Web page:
From the Yonhap news agency, 26 August 2012

Evidence of Dokdo (Takeshima) Domain Discovered at Site of Ancient Silla Fort?

A fort associated with Usan, subjugated by warlord (Kim) Isabu in the 6th century, was discovered in Gangneung, Gangwon, it was learned on the 26th. Ulleong and Dokdo (Takeshima) are viewed as the territory of Usan. This is the focus of interest as important historical evidence proving that Usan was a subject territory of Silla, and that Dokdo was part of the nation on the Korean Peninsula 1,500 years ago.

The discovered remains of the fort indicate that Isabu conducted an expedition to conquer Usan from a base in the Gangneung area. The remains of the fort are thought to date from the early 6th century. They were found at the site where it was planned to build a hotel.

The year 512, when the fort is thought to have been built, corresponds to the period Isabu, who subjugated Ulleoung and Dokdo, was the ruler of the Gangneung area.

(See this Korea Times article for additional information.)

From the 31 August 2011 edition of the weekly Shukan Post

The Dokdo Museum located on Ulleong is the only museum in South Korea devoted to territory. It has several surprising exhibits. One is a relief map at the entrance that claims Usan = Dokdo. The relative positions of Ulleong and Usan are shown based on the oldest surviving map of the Korean Peninsula, Paldo Jido (or Chongdo) (1530). To the left (west) is Ulleong, and to the right (east) is Usan, with a distance between them of 87.4 kilometers. But the actual map itself shows Usan to the left and Ulleong to the right. It is intentionally falsified material to show that Usan = Dokdo.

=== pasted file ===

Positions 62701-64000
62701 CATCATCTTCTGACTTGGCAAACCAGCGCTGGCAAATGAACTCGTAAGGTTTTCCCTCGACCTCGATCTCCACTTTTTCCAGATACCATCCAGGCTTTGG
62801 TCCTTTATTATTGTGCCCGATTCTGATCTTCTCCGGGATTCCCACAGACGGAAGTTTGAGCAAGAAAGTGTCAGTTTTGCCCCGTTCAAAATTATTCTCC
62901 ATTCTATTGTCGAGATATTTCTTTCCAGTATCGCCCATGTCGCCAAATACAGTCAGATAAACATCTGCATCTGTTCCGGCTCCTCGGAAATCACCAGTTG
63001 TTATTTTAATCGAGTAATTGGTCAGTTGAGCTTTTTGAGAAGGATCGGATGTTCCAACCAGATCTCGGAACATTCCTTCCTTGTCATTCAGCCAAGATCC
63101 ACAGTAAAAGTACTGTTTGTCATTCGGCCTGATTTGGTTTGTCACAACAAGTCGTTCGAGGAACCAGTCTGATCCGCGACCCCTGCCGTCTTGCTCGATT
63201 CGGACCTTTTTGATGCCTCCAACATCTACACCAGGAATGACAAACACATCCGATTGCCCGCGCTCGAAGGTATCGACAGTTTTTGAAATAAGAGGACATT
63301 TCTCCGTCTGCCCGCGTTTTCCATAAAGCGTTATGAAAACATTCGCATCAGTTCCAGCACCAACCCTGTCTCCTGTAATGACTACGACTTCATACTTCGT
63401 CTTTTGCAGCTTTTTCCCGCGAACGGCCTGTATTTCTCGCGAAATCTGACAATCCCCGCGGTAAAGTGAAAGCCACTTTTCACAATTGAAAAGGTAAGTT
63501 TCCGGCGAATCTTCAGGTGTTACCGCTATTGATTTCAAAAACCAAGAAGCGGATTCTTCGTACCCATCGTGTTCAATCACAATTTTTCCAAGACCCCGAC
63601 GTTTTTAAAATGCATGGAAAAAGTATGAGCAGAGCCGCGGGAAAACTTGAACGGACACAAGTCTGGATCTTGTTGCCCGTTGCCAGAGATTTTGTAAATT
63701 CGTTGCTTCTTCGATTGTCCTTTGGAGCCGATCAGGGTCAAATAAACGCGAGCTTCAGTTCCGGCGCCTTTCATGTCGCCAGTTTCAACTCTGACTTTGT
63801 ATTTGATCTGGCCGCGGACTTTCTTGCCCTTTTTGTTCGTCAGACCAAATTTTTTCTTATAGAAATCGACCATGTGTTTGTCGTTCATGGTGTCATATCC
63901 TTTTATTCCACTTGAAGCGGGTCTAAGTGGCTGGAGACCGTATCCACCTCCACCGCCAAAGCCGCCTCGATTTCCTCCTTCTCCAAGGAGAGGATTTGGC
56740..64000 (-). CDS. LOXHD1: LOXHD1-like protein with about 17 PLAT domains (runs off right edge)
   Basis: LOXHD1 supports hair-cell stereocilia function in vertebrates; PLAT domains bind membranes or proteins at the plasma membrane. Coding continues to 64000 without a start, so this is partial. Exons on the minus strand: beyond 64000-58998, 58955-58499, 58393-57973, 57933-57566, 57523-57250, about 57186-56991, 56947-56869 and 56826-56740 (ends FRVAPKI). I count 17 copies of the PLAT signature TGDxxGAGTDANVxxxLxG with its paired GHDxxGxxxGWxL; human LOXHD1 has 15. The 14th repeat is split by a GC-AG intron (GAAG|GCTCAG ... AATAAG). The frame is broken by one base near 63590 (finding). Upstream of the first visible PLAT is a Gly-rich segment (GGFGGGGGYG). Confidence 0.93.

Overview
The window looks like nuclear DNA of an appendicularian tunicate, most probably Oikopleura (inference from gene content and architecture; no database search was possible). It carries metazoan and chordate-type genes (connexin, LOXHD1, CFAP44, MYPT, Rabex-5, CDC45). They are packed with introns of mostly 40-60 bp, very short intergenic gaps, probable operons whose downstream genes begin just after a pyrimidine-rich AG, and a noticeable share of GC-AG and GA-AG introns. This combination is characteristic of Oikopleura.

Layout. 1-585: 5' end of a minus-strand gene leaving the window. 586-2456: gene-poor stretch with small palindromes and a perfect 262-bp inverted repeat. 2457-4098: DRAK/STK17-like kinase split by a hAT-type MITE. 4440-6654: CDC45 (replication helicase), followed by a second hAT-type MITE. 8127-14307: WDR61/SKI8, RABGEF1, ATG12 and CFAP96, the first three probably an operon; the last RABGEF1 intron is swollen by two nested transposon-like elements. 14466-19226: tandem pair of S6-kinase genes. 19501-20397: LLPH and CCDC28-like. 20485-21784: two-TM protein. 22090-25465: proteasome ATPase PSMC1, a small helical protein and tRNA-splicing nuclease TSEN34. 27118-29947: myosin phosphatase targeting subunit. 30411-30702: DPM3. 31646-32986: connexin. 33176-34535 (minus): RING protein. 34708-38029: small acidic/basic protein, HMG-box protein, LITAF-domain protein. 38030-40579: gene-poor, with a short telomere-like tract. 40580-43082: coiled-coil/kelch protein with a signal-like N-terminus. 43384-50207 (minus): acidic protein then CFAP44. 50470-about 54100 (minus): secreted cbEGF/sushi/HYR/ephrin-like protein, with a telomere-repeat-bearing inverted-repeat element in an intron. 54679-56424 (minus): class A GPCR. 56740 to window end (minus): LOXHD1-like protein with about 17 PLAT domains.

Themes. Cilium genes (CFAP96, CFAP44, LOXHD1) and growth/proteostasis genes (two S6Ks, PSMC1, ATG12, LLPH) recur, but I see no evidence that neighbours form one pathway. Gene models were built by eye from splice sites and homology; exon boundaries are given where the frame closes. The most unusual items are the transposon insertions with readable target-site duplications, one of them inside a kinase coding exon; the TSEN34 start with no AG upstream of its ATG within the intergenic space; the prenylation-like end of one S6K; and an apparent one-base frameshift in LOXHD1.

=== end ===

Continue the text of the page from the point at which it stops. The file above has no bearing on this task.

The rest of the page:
The display in the museum interior:

In fact, an accurate version of the map is carved in stone outside the museum. In other words, contradictory maps are openly displayed at the exterior and interior of the museum. The stone carving, incidentally, also claims that Tsushima is Korean territory.

According to the 5 May 2007 edition of the Sankei Shimbun, their reporter asked the museum about the relief map (at the front) and they said it would be “removed soon”. It’s still there after four years.

(According to a report in Japan’s Zakzak this week, it’s still there now.)

The Paldo Jido. Usan is the island to the left, and Ulleong is the island to the right in the Sea of Japan, as highlighted.

An accurate contemporary map, with Takeshima/Dokdo identified as the Liancourt Rocks. Ulleong is the unmarked island to the west:

From the Joongang Ilbo 29 August 2012

This map of Japan is included in the Shinsen Chishi geography textbook printed with the authorization of Japan’s Education Ministry in 1887. Both Ulleong and Dokdo (Takeshima) are within the horizontal line that demarcates Korean territory. The island within the circle in the magnified area is Dokdo. Japanese territory is shown by horizontal lines. (Photograph: Dokdo Museum)

Here is the map shown in the newspaper:

Readers are invited to offer possible explanations for how the horizontal line delineates Korean and Japanese territory.

2 Responses to “Straight from the horse’s mouth”

  1. nigelboy said

    In regards to Shinsen Chishi, the original map is here.

    Notice the small spec of island marked between Oki and the far eastern island which is clearly missing from the article?

    In any case, the two sets of islands appears to be from left to right, Argonaut and Ulluengdo.

  2. 21st Century Schizoid Man said

    There is a saying in an area far from Far East that when a people are known as liars and when one of them admits it, how can one interpret it.